This is the start of a (possibly short, but maybe longer) series to show off some of the amazing assets in this game. This first post will be in appreciation of our Street Spirits.
Let’s start with our Groddle spirits. You may remember our poor mismatched friend from one of the first posts on this blog:
This was a result of our attempt to randomize their appearances, which we quickly realized would not be an ideal solution. When it came time to figure out how we were going to get these guys looking more like their old selves, I dug my heels into the assets and figured out what all the pieces were meant to look like so we knew how they went together. Once I identified each element, I made a big spreadsheet to catalogue their original appearances by street so we could do some scripty magic and get them back to they way they looked at the shutdown. I became fascinated with how the elements went together and just how much variety was possible.
Each spirit is composed of 5 unique elements: the skull and base (the body parts), top and bottom (their adornments) and eyes. There were no actual rules here. All the pieces fit equally on every type of spirit with one or two exceptions. I had thought that there were set “outfits”, but no! Every piece was mixed and matched to make some very unique spirits, but there were some clear regular favorites per region as well. Some wood assets ended up on dirt spirits and vice versa. All of the examples here are just ones that I put together to attempt to demonstrate every available option.
First we have our dirt spirits:
The dirt spirits had two different skulls, and two different bases to choose from; they were labeled “0” and “1”, but they could be interchanged to give us these four different shapes (the last two in the row are actually the same shape, but their clothes give them different looks). In my investigations, the spirits with the shorter bottom did not have other adornments – this flower skirt was left on the spirit as an example as to why randomizing the assets would have not been an option (if it wasn’t already obvious by the mismatched fellow in the first picture). Each spirit here has a different style of eyes, numbered 1-5.
The wood spirits were a bit simpler, in that they only had one style of head and base:
However, notice their eyes: it’s still the same five styles, but they are spaced differently. So in all, there were TEN different styles of eyes to choose from! The first and second spirit here both have “type 1” eyes, but with different spacing and vertical alignment. The eyes could appear on any style spirit, and are only displayed this way for the purpose of this demonstration.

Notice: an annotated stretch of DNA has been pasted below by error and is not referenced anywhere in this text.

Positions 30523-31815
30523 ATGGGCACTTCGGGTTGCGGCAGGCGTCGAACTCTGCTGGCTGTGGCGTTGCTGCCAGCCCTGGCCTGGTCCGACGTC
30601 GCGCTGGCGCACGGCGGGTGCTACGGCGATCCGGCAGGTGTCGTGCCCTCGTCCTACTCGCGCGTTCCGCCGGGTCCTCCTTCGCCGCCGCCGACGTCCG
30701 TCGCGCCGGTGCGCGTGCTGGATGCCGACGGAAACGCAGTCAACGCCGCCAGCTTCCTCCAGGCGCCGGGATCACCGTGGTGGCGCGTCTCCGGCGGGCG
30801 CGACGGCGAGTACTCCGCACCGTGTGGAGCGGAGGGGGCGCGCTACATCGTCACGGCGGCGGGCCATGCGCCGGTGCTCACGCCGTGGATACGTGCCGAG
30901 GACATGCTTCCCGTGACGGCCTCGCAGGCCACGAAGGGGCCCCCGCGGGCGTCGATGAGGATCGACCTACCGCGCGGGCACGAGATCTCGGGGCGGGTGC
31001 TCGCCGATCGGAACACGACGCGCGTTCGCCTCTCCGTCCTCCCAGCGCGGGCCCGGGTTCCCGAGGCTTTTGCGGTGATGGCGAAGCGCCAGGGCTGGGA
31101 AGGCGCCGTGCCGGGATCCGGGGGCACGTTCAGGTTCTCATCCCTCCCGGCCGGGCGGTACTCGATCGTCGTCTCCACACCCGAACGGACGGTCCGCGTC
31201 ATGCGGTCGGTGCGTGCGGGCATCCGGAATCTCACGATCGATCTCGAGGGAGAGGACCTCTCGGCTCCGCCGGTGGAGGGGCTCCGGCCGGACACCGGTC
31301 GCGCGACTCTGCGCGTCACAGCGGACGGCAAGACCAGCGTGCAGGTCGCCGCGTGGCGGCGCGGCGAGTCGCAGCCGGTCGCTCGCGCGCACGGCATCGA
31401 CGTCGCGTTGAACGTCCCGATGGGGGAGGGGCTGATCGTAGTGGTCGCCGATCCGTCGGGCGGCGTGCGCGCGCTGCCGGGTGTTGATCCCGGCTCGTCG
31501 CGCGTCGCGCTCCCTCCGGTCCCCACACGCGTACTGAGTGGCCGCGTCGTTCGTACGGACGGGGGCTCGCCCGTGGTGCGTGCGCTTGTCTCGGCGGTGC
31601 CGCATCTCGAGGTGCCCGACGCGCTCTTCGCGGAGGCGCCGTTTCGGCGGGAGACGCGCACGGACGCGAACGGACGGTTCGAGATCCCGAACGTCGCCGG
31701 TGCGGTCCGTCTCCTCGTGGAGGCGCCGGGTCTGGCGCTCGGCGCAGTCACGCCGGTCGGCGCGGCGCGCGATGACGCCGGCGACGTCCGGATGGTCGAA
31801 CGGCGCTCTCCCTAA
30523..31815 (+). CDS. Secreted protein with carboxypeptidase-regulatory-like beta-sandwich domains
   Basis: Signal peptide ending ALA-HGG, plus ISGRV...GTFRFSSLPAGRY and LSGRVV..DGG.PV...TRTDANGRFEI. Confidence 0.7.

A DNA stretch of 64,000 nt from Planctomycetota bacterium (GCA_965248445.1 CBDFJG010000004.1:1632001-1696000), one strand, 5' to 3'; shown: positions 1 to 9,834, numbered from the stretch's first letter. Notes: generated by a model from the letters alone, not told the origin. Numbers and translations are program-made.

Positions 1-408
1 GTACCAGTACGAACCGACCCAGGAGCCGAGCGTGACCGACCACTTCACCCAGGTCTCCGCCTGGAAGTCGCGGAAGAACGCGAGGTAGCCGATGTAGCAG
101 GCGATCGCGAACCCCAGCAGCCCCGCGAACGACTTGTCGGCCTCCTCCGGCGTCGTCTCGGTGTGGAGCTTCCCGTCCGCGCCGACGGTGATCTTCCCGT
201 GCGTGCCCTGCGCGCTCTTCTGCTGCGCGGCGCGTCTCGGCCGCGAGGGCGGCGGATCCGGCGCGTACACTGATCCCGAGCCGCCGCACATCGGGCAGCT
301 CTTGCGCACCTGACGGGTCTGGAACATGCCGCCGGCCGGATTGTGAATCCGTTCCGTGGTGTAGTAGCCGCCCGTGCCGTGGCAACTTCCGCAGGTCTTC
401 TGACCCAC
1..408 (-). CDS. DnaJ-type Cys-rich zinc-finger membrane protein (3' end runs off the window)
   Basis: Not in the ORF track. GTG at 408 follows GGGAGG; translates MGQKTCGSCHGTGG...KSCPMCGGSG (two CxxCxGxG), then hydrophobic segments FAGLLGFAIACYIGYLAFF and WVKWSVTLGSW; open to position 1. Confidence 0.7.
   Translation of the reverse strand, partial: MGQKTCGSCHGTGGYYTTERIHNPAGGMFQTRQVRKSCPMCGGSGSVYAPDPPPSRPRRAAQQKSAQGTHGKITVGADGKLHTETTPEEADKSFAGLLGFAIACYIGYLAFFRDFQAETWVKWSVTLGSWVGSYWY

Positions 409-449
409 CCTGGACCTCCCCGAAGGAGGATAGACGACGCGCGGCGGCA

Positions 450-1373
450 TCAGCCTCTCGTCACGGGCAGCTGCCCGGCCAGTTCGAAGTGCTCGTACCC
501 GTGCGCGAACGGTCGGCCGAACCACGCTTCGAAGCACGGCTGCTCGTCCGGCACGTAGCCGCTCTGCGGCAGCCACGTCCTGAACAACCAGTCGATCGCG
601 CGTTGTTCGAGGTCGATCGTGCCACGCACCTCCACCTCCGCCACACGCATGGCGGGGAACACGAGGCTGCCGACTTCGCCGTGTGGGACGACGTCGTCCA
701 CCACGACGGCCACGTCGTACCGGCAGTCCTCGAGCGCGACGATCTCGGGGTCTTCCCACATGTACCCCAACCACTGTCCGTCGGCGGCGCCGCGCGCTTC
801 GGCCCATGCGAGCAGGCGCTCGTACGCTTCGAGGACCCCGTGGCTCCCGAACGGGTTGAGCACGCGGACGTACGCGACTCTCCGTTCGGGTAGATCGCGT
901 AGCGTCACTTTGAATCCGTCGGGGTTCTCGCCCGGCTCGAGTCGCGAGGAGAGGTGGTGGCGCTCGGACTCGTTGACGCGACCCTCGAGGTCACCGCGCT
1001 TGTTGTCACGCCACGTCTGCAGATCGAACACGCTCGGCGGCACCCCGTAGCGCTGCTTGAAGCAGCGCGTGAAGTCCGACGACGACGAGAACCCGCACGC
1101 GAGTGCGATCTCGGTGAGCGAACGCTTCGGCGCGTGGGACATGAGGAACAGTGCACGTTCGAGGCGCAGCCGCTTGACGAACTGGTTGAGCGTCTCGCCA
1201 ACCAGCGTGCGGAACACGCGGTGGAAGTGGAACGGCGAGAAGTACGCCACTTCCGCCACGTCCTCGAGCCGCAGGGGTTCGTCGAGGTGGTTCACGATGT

You can also see the rest of their outfits represented. With ten different tops, and nine different bottoms, the potential for variation was huge. Just because one was wearing the lotus top, did not mean it was also wearing the lotus bottom (the first wood spirit is wearing both of these). I seem to have missed the dirt seedling top, which looks an awful lot like the wood twig (third wood spirit) but with a dirt base.
I discovered that there were three different types of Firebog spirits, although only the largest one ended up in the game as far as I can tell. Behold the two lesser spotted ones!
And finally we have our Uralia/Ilmenskie spirits:
I never noticed that their caps had different designs before! Sadly, there weren’t too many of these in the game at all, which is a shame because they are rather pretty! In fact, when I tweeted this image last month, Kukubee informed me that there were actually more than these four, but they never made it into the game.
I hope you enjoyed this deeper look into the Street Spirits!
4 thoughts on “Asset Parade, Street Spirit Edition”
OMGiants, a baby firebog vendor! <3
This is remarkable! I never noticed the differences in spirit clothing before. And leave it to the artists at Tiny Speck to use the “mix and match” method for this. Definitely harder to program!
BEG for those additional assets! Plead, claw, anything! <3
It’s always fantastic to see an update, especially with gorgeous graphics like these. The visual style was one of my favorite parts of Glitch, and it’s so exciting to see you exploring how it was originally accomplished and creating it.